Podcast helps stratas protect personal information

Video surveillance in stratas

It’s a false sense of security to have video surveillance

As you know, strata corporations deal with an enormous amount of people’s personal information, often without a clear understanding of applicable laws or the simple steps they can take to comply with them.

newly released podcast from the Office of the Information and Privacy Commissioner for British Columbia (OIPC) tackles some of the most pressing issues relating to the personal information rights of the more than 1.5 million people who live in strata housing in the province.

Commissioner Michael McEvoy said the podcast, “Strata privacy: rights, cameras and taking action,” the third in the OIPC’s PrivacyRight educational series, responds to a clear demand from British Columbians.

“Looking at files our office has seen since 2014, we noticed a significant number of calls, complaints, and queries from strata owners, strata council members and visitors to strata buildings related to privacy and access to information rights and obligations under the Personal Information Protection Act [PIPA],” the Commissioner said.

“Specifically, people were concerned or wanted to know more about the use of video surveillance by stratas; disclosure of personal information; management of requests for information; privacy policies; as well as the appropriateness of collection and use of personal information. We’re hoping that this PrivacyRight podcast will answer some of those questions.”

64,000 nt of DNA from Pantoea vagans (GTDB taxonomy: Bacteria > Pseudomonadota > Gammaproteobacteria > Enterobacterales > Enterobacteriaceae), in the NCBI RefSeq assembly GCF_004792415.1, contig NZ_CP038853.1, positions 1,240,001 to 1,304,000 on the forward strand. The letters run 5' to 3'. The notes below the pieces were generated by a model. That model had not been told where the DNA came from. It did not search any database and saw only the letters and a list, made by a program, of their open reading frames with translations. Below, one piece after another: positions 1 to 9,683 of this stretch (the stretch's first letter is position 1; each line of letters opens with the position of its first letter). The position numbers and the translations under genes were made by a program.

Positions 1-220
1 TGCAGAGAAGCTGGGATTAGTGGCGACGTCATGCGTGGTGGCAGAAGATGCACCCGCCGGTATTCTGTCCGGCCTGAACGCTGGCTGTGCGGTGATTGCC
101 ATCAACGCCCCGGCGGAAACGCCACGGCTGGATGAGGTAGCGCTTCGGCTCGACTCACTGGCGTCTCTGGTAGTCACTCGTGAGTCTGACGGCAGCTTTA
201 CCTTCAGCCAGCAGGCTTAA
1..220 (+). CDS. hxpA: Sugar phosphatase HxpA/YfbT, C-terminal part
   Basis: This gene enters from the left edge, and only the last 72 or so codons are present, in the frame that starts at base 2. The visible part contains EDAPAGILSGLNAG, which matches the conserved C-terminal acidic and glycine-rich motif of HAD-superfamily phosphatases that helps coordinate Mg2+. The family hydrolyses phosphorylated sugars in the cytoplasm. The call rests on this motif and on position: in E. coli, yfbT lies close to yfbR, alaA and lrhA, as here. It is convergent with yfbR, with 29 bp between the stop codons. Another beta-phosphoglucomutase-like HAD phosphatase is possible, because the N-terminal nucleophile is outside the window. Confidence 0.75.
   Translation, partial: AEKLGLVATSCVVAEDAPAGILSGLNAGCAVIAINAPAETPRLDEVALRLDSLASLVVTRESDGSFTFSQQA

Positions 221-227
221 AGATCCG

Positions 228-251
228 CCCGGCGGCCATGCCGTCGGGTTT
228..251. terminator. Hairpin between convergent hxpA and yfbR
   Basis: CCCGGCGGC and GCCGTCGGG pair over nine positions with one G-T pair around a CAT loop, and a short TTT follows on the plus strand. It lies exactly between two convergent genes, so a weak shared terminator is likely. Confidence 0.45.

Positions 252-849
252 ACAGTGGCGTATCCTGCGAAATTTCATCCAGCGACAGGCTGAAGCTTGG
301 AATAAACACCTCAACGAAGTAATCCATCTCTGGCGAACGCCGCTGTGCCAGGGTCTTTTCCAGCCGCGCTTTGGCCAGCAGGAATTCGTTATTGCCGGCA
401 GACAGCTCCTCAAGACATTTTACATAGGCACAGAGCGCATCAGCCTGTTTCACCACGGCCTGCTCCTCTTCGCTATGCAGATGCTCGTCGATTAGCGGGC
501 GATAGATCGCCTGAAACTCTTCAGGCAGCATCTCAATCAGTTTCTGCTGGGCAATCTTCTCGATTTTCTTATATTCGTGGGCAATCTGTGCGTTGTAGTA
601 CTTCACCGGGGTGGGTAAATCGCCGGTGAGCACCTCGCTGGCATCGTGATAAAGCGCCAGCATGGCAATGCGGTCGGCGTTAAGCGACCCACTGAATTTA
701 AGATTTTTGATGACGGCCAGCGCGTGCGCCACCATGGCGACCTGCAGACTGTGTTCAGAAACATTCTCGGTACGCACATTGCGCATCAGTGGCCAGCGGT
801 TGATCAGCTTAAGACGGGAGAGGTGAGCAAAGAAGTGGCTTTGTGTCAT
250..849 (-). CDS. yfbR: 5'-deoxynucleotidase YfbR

The podcast features interviews with Commissioner McEvoy, as well as Tony Gioventu, executive director of the Condominium Homeowners Association and Times Colonist columnist; Sandy Wagner of the Vancouver Island Strata Owners Association, and two representatives of Cornerstone Properties, a Victoria-based property management firm.

They share their expertise and years of experience dealing with strata privacy concerns, and delve into hot-button topics such as the use (and overuse) of video surveillance; privacy pitfalls at strata council meetings; and caveats for stratas in the social media age. The podcast also looks at what recourse British Columbians have when they feel their privacy rights have been violated.

The podcast is available here.

Key takeaways:

  • Stratas are private organizations under PIPA and are legally obligated to have a privacy policy. If yours doesn’t, the PrivacyRight program offers resources to help you build one.
  • Be proactive in protecting privacy: make a privacy policy part of your bylaw package. Don’t wait until after a breach to take action.
  • Surveillance should only be used in cases where options for less invasive solutions have been exhausted. If it is used, the reasons why and how it will comply with PIPA need to be detailed in a privacy policy.
  • The Strata Property Act allows for much broader access to personal information than would be available under PIPA. Limit the types of personal information you collect in the first place to limit the potential harm of this broad access.
  • Exercise caution when contemplating the use of any social media platform for your strata. Uses are often inappropriate and could violate strata residents’ privacy rights.
  • Complaints related to violations of the Personal Information Protection Act should be directed to the OIPC, while complaints pertaining to the Strata Property Act should be addressed to the Civil Resolution Tribunal. If in doubt, call the OIPC and we’ll help direct you to the appropriate avenue.


Printable infographic: Strata privacy tips
OIPC guidelines for strata corporations
PIPA and strata corporations: frequently asked questions
PrivacyRight webinars – build a privacy management program from the ground up
Order P09-02: Shoal Point Strata Council

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